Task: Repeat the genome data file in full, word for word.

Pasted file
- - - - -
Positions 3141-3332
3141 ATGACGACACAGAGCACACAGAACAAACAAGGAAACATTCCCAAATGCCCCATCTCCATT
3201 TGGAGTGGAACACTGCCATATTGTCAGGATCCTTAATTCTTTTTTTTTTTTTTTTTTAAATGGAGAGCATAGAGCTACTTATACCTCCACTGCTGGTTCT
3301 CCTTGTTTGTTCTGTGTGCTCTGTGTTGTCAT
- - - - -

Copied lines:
Positions 3141-3332
3141 ATGACGACACAGAGCACACAGAACAAACAAGGAAACATTCCCAAATGCCCCATCTCCATT
3201 TGGAGTGGAACACTGCCATATTGTCAGGATCCTTAATTCTTTTTTTTTTTTTTTTTTAAATGGAGAGCATAGAGCTACTTATACCTCCACTGCTGGTTCT
3301 CCTTGTTTGTTCTGTGTGCTCTGTGTTGTCAT